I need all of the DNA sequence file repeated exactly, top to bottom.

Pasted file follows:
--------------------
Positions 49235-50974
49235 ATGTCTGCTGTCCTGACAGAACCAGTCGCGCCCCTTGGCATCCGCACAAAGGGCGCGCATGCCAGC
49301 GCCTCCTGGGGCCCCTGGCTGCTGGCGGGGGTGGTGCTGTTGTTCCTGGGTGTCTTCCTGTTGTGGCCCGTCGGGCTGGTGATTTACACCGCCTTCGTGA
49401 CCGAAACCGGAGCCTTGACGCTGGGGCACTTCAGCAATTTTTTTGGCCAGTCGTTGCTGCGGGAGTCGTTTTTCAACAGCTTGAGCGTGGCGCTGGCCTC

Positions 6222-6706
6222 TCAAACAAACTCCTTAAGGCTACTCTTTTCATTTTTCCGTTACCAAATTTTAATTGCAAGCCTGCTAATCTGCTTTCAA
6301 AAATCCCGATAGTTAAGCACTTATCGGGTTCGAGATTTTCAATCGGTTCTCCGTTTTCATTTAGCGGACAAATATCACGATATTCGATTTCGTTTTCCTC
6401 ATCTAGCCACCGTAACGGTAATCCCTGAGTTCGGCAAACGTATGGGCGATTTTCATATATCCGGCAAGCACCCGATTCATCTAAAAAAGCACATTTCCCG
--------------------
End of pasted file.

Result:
Positions 49235-50974
49235 ATGTCTGCTGTCCTGACAGAACCAGTCGCGCCCCTTGGCATCCGCACAAAGGGCGCGCATGCCAGC
49301 GCCTCCTGGGGCCCCTGGCTGCTGGCGGGGGTGGTGCTGTTGTTCCTGGGTGTCTTCCTGTTGTGGCCCGTCGGGCTGGTGATTTACACCGCCTTCGTGA
49401 CCGAAACCGGAGCCTTGACGCTGGGGCACTTCAGCAATTTTTTTGGCCAGTCGTTGCTGCGGGAGTCGTTTTTCAACAGCTTGAGCGTGGCGCTGGCCTC

Positions 6222-6706
6222 TCAAACAAACTCCTTAAGGCTACTCTTTTCATTTTTCCGTTACCAAATTTTAATTGCAAGCCTGCTAATCTGCTTTCAA
6301 AAATCCCGATAGTTAAGCACTTATCGGGTTCGAGATTTTCAATCGGTTCTCCGTTTTCATTTAGCGGACAAATATCACGATATTCGATTTCGTTTTCCTC
6401 ATCTAGCCACCGTAACGGTAATCCCTGAGTTCGGCAAACGTATGGGCGATTTTCATATATCCGGCAAGCACCCGATTCATCTAAAAAAGCACATTTCCCG